Maverick Viñales dodges disaster after bailing out at 228 kph

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Refugee row over South American nation’s suspension of permits signals potential for showdown with US ally

Maverick Viñales dodges disaster after bailing out at 228 kph

Colombia’s landlocked neighbour Ecuador today refused the appeal of a South American defector who bailed out at more than 230 kph (140 mph), triggering a temporary suspension of South American permits for the resumption of conflict.

Cotto, a 17-year veteran of the Colombian armed forces, escaped to Ecuador on Sunday after his forces failed to crush the fifth column of Marxist Farc rebels, who regularly stage raids on the Colombian countryside.

He has denied reports that he left the army after claiming that he witnessed massacres of civilians and the secret mass incarceration of hundreds of black peasants in army camps.

On the eve of International Human Rights Day, Colombian president Juan Manuel Santos announced suspension of Colombia’s application for bilateral refugee rights.

However, his alliance with US ally Ecuador has provided a potential way out of the crisis.

Authorities in Quito said the government had issued orders that suspended the process for up to one month.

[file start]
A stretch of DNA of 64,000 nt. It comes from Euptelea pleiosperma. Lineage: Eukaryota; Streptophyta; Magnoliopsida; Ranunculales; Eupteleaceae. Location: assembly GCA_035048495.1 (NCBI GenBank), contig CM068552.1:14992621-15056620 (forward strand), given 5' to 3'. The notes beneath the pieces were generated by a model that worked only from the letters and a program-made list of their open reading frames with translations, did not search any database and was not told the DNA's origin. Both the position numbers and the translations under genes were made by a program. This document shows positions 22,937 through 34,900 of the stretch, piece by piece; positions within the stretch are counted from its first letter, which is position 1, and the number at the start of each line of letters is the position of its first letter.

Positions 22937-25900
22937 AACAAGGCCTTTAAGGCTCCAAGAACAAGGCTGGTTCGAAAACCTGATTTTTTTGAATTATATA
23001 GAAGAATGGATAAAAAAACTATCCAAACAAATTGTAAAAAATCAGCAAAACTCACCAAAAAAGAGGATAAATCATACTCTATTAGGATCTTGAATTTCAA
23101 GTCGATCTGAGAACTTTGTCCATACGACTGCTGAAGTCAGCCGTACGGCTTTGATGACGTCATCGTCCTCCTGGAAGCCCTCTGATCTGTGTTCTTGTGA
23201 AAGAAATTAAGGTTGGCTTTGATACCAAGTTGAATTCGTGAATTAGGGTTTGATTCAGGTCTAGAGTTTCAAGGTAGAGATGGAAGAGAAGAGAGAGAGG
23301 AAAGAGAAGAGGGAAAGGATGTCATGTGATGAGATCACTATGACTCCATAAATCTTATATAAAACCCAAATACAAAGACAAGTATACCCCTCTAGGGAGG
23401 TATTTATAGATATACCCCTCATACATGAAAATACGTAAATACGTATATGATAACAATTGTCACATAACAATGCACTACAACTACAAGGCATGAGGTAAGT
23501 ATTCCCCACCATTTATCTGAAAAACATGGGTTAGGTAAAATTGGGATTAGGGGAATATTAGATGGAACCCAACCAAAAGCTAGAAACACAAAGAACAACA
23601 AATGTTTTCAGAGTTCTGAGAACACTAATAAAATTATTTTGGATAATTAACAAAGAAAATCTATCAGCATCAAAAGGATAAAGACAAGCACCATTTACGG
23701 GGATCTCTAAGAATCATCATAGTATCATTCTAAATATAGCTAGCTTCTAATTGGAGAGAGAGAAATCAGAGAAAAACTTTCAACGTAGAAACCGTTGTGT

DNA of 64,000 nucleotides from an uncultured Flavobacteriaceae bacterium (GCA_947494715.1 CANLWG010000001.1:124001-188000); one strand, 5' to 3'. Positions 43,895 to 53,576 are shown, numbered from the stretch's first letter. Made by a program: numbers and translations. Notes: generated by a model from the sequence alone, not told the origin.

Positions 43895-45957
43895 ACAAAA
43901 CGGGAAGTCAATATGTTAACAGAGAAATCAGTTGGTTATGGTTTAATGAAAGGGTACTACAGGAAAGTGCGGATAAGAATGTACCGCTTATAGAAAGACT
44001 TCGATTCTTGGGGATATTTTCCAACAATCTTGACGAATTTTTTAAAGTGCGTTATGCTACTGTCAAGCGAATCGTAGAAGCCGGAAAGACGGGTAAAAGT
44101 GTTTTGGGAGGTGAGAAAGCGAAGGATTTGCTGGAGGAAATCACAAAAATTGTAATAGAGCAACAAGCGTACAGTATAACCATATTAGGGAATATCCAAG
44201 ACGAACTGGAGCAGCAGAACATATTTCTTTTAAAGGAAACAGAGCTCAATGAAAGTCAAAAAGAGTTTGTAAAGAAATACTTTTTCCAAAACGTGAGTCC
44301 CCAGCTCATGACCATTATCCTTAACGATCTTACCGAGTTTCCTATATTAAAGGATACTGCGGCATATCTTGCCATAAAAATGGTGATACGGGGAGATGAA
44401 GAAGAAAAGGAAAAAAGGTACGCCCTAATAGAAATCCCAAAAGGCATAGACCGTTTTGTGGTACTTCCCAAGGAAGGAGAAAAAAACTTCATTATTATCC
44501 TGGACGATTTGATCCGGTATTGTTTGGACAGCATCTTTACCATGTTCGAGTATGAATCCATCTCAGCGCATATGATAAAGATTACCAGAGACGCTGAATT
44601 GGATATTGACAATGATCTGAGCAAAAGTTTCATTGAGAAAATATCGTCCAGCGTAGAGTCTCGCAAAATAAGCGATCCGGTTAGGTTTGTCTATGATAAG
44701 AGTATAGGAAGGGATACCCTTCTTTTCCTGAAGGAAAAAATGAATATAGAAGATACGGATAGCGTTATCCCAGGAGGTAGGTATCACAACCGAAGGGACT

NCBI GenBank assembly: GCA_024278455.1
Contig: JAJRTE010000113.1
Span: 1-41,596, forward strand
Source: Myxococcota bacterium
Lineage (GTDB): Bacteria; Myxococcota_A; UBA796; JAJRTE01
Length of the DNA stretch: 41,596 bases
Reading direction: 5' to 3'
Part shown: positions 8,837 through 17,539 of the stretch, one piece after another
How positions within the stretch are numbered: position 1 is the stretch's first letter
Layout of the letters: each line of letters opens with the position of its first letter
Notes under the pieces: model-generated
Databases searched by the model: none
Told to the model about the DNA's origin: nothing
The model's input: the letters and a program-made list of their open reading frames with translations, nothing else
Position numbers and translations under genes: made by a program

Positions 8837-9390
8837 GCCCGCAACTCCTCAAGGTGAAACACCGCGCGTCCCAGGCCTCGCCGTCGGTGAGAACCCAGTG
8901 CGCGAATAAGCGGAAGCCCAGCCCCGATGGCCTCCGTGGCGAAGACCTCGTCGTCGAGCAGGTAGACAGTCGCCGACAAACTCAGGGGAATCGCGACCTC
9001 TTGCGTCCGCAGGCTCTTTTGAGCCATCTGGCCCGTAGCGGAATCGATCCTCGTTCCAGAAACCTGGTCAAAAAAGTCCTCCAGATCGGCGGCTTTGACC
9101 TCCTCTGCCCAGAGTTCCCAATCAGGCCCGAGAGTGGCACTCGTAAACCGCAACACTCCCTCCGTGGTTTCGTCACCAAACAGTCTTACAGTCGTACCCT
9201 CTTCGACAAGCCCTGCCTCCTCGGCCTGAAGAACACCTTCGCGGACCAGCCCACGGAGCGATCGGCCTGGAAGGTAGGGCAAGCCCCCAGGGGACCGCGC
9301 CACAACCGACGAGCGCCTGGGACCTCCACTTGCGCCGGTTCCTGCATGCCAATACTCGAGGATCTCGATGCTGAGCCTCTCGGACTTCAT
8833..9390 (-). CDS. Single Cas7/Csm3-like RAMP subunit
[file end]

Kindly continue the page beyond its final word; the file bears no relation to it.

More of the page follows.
“The government has decided not to send a humanitarian mission to Colombia. The fact that Cotto left Colombia is, in our opinion, proof that the rights to human rights are not being respected,” the foreign minister, Guillaume Long, said.

Colombia issued a deadline of Thursday for Cotto to return to Colombia, in an apparent bid to expel him without him fleeing on foot.

Cotto’s journey through Ecuador to Peru was aided by smugglers who apparently exploited a power cut in Quito that prevented authorities from enforcing previous travel bans that precluded him from entering Ecuador without a special permit.

Meanwhile, Cotto’s lawyer, Lilian Patino, told Colombia’s RCN Radio that her client had received 24 rounds of a dart-filled jimmy dart, after turning himself in to authorities in Lima on Tuesday.

Patino, who lives in Ecuador, said Cotto had spent nearly two days in hiding before turning himself in at the border crossing between Ecuador and Peru.

On Wednesday Colombia ordered the expulsion of its three diplomats in Ecuador in response to Quito’s reluctance to expel Cotto.

In separate incidents, police stormed the Farc-controlled coast in Colombia’s north and also shot down two Farc helicopters at an area near the border with Venezuela.

The Farc said it had no relationship with Cotto.

Human rights activists said they were alarmed by the development, which echoes a political feud between Colombia and Ecuador in 2009 when Ecuador backed away from a proposed agreement between the two countries to jointly confront the Farc in their territories.

“This potentially could lead to a full-blown military confrontation between Ecuador and Colombia that has the potential to explode into a military conflict”, said Dario Castro, an Ecuadorian rights activist.

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